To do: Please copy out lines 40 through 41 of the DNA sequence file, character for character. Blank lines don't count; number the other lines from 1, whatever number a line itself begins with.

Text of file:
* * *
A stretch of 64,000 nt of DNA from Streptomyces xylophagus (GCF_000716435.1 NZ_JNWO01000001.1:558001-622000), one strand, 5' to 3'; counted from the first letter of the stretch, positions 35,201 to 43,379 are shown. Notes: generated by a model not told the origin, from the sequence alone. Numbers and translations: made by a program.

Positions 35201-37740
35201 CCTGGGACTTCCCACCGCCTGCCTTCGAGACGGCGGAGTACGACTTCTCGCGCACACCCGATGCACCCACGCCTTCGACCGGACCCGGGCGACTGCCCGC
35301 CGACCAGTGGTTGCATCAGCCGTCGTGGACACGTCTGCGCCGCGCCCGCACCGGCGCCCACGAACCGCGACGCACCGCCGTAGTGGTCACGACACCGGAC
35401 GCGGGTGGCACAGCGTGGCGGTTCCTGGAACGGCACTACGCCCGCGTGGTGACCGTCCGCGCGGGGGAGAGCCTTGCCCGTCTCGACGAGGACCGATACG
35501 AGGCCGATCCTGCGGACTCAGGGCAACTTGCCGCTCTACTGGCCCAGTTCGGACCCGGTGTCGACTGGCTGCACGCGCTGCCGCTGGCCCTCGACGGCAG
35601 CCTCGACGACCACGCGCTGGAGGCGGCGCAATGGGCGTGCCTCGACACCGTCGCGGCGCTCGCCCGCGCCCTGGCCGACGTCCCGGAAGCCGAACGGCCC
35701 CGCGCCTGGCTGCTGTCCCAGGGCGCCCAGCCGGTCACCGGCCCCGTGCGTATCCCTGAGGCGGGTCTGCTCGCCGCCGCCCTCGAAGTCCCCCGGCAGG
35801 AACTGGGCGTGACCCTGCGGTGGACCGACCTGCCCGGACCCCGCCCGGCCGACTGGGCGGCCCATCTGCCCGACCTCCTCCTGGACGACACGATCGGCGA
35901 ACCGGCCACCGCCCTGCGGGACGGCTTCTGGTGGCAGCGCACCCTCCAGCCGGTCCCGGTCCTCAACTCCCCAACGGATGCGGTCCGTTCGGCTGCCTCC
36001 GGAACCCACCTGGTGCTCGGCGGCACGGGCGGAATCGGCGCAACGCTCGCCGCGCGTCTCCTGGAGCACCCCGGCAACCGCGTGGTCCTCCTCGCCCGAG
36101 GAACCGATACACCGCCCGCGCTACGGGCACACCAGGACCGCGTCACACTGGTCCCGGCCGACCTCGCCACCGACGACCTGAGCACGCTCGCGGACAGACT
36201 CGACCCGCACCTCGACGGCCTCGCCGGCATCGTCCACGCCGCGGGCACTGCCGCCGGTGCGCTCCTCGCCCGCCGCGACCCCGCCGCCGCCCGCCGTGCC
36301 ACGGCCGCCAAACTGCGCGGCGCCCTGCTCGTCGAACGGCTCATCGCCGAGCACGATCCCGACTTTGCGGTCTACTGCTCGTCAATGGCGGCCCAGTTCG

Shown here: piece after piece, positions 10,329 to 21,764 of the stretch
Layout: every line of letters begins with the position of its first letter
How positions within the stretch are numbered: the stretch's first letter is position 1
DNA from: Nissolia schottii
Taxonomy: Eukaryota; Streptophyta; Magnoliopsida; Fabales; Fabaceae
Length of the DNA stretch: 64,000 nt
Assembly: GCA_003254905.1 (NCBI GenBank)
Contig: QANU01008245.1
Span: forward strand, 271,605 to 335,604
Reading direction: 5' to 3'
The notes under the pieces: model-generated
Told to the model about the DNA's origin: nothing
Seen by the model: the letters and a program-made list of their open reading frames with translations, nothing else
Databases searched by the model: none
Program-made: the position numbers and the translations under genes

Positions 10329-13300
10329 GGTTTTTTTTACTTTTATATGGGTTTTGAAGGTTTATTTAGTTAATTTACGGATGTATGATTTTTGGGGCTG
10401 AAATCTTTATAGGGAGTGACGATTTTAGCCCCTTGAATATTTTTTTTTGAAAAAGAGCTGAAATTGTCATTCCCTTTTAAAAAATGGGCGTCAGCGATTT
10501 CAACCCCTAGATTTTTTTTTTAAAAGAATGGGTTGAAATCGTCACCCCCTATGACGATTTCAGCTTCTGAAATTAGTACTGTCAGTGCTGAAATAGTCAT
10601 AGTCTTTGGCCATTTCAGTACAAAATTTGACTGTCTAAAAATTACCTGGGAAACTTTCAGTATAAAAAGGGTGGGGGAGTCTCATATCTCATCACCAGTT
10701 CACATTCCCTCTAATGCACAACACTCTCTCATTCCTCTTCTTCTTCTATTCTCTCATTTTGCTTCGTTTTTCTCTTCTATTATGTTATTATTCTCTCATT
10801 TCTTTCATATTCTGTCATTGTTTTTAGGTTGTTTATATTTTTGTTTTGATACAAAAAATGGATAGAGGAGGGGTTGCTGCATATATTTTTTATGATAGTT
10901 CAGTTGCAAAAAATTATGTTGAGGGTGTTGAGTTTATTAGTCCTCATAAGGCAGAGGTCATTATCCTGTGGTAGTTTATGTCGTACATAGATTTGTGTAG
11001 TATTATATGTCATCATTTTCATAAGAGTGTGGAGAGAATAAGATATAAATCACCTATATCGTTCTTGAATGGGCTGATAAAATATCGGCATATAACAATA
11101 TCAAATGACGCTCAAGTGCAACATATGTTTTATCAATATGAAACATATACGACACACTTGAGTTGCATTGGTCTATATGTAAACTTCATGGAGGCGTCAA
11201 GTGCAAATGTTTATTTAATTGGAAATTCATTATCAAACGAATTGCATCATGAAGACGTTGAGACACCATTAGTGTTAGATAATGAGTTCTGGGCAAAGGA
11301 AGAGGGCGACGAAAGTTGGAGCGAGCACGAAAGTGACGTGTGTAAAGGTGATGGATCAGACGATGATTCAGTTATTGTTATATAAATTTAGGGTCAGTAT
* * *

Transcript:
11201 GTGCAAATGTTTATTTAATTGGAAATTCATTATCAAACGAATTGCATCATGAAGACGTTGAGACACCATTAGTGTTAGATAATGAGTTCTGGGCAAAGGA
11301 AGAGGGCGACGAAAGTTGGAGCGAGCACGAAAGTGACGTGTGTAAAGGTGATGGATCAGACGATGATTCAGTTATTGTTATATAAATTTAGGGTCAGTAT